Collins, Sixers respond to Rose injury

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Collins, Sixers respond to Rose injury

When Derrick Rose went down clutching his left knee with just over a minute left in Game 1 Saturday, a silence fell over the United Center.

The injury looked ugly and early reports indicated Rose may be forced to miss some time.

That would be a huge impact on the remainder of this series, and it's not something Doug Collins or his team wanted to see.

"I'm sure right now, there's a lot of concern over Derrick Rose," the 76ers head coach said. "I sure hope he's not seriously hurt.

"I admire him so much. I think he's one of the young, bright lights in this NBA. I hope he's going to be back and I hope he's going to be able to play. I admire his greatness."

If Rose's injury keeps him out for a significant period of time, that would affect the entire landscape of the Eastern Conference playoffs, starting with this first series with the 76ers.

"It definitely changes things a lot," Philadelphia forward Thaddeus Young said. "Derrick Rose is one of their key guys. He's the guy who initiates everything, the one that gets them going.

"It's an unfortunate situation. You definitely don't want to see him go down like that in the first game in the first round of the playoffs. At the end of the game, I think he should have been out at that time, but you just hope for the best and hope that he's OK."

Many are thinking along the same lines as Young, second-guessing why Rose was in the game when the Bulls had a double-digit lead.

Sixers power forward Elton Brand won't play Monday Morning quarterback, however.

"I wasn't surprised Rose was in there," said Brand, who started his NBA career with the Bulls and said he still follows the team. "They wanted to secure this win. He has also been out for a while this season due to injury and needs to play in the games.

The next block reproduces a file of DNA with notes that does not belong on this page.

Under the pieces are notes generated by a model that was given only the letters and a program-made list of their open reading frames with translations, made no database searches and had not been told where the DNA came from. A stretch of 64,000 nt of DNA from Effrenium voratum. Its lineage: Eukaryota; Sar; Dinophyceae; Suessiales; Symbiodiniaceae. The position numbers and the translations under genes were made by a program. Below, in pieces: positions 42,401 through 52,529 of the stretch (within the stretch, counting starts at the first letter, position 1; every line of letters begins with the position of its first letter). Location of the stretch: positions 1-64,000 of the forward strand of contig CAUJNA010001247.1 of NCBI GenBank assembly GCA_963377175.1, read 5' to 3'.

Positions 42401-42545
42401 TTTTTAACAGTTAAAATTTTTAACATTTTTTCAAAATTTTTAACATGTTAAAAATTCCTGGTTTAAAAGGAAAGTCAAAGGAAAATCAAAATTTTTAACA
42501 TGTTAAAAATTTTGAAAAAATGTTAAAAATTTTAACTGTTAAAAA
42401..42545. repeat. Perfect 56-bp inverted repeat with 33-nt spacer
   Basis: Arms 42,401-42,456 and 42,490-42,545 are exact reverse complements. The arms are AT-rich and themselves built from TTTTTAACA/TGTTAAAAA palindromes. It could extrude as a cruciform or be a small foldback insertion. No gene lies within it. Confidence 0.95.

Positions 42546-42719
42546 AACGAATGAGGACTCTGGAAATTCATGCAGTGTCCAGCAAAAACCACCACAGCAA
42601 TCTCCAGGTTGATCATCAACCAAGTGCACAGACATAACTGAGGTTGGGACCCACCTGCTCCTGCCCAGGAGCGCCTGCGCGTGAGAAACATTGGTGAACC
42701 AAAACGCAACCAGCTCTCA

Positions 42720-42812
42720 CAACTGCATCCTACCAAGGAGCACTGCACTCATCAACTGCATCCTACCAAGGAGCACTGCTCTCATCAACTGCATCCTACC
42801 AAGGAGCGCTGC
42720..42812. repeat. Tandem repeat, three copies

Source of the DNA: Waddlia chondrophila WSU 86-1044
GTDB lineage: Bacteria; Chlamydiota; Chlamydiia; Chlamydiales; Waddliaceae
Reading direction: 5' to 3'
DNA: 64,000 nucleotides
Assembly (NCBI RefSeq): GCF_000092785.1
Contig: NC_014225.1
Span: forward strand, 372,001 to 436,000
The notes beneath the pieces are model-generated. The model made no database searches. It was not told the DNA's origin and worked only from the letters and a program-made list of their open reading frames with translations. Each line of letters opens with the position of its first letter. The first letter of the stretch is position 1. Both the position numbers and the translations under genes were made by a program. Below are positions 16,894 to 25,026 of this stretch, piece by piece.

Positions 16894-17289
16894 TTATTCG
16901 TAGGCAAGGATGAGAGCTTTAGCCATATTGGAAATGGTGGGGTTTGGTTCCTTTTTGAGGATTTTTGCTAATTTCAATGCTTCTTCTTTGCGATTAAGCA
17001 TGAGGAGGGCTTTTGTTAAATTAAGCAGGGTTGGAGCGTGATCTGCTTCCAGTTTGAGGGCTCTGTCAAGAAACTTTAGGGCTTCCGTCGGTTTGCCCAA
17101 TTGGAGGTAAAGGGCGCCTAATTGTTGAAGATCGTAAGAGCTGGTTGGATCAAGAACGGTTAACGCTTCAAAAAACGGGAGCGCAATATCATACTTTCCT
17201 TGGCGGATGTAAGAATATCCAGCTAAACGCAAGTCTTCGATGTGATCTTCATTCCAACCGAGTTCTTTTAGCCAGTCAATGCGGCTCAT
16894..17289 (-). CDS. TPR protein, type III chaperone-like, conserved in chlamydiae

"Hopefully, he will be OK with a couple days' rest. It was good to see him walk off on his own."

Collins was quick to defend his fellow coach to the media after the game.

"Tom Thibodeau is Coach of the Year. He was last year and he is this year. He knows what he's doing coaching his team. Thibs is my buddy. I have the ultimate respect for him. From his standpoint, he wanted to finish that game the way he did," said Collins, who caught Thibodeau in the hallway after the game and talked quietly with the Bulls coach for a minute or so.

"It's awful that Derrick got hurt. I was a player that got injured. I don't ever want to see that. When we play teams, I want to have to beat them when they're at their best. I hope the kid bounces back."

CSN's Dan Hayes meets the White Sox Dan Hayes

CSN's Dan Hayes meets the White Sox Dan Hayes

Is the White Sox clubhouse big enough for two Dan Hayeses?

We're about to find out this spring training as CSN White Sox Insider Dan Hayes covers the team, which includes first base prospect Danny Hayes.

The Sox prospect Hayes battled .250 with 10 homers and 42 RBIs in 55 games for Charlotte last season.

The big-league hopeful and White Sox beat reporter spoke with CSN's Chuck Garfien about the similarities the two (don't) have.

No word yet on whether they'll battle the two Rougned Odors and Geovani/Geovany Sotos to an Anchoman-style duel.

Check it all out in the hilarious video above.